Have you ever seen the documentary film, Jiro Dreams of Sushi? I saw it last year and I fell in LOVE. Even if you’re not a sushi fanatic like me, you have to see this beautiful film about Jiro Ono who owns a 3 michelin-star sushi restaurant that’s located in a Toyko subway station. The film is about his quest to perfect the art of sushi. The cinematography is breathtaking.
One of his apprentices in the movie, Daisuke Nakazawa, is shown making the same egg sushi over and over again, about 200 times in fact until it is to Jiro’s liking. One pivotal scene was when Nakazawa is describing the pure elation when Jiro finally said his egg sushi was perfect and the moment brought him to tears. It was inspiring to watch someone striving for perfection even through countless attempts and failures. When I heard this same man was opening his own sushi restaurant in the city, I knew I had to go and I had to try this egg sushi.
My girlfriend and I had 5pm reservations at the sushi bar which is where you want to be to witness the sushi-making magic of Nakazawa. When I walked into the restaurant, it was so stark in its black and white decor with bold clean lines everywhere. I felt like I had to sit a little straighter and be on my best behavior. My first impression of the place was nothing like the laid back atmosphere that we experienced during the dinner. When Nakazawa arrived at the sushi bar, He greeted each of the diners and asked if we were excited and ready which we all replied with a resounding yes!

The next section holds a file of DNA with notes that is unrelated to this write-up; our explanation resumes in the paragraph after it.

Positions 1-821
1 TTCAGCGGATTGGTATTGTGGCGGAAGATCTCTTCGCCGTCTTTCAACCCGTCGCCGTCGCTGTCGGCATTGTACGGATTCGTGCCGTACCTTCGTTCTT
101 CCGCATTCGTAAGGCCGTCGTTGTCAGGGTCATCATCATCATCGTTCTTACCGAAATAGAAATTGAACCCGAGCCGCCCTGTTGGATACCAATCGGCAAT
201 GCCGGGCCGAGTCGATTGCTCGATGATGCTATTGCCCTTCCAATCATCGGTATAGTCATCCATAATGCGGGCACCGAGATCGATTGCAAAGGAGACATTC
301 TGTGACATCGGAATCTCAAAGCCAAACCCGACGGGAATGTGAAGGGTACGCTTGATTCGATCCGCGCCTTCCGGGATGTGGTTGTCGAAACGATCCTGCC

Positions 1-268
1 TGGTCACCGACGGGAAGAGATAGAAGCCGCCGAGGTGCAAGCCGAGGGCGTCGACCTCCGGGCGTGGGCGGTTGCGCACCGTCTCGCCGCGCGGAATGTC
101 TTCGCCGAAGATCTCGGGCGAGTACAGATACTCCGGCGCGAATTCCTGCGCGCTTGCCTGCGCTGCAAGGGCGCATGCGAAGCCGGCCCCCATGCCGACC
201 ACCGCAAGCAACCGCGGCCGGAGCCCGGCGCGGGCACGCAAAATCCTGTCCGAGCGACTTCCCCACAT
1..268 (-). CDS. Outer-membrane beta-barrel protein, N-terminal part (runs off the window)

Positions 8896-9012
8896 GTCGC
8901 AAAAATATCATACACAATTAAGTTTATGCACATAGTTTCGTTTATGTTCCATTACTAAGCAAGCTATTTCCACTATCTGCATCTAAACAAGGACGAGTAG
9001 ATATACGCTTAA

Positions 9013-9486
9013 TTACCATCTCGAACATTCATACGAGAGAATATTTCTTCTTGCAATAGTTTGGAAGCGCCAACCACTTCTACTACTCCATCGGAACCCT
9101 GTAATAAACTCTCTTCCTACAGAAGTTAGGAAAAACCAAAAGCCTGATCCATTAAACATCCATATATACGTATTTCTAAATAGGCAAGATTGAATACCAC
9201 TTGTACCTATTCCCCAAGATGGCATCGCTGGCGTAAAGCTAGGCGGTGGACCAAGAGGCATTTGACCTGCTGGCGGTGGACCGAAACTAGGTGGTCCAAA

Two hours and 21 pieces of exquisite sushi that was nothing like any other sushi I have ever tasted. Forget about dunking your sushi in soy sauce because there was none, the sushi rice was room temperature and each piece of sushi was served at different temperatures. The meal pretty much debunked what I knew about sushi until then. Nakazawa also turned out to be a goof ball. He showed us photos of the fish he was serving on his ipad mini and played with the prawns he was about to behead with his hands. When it came time to prepare the sushi he was focused and worked seamlessly with his sous chefs without exchanging many words.
When it was finally time to have the 21st piece, the egg omlette, it felt like the end to a long journey that started last year when I saw the film. It was everything I thought it would be, fluffy and subtly sweet. The best part of the whole Sushi Nakazawa experience was watching a man who spent years perfecting an art to finally achieving his ultimate dream, his own sushi restaurant.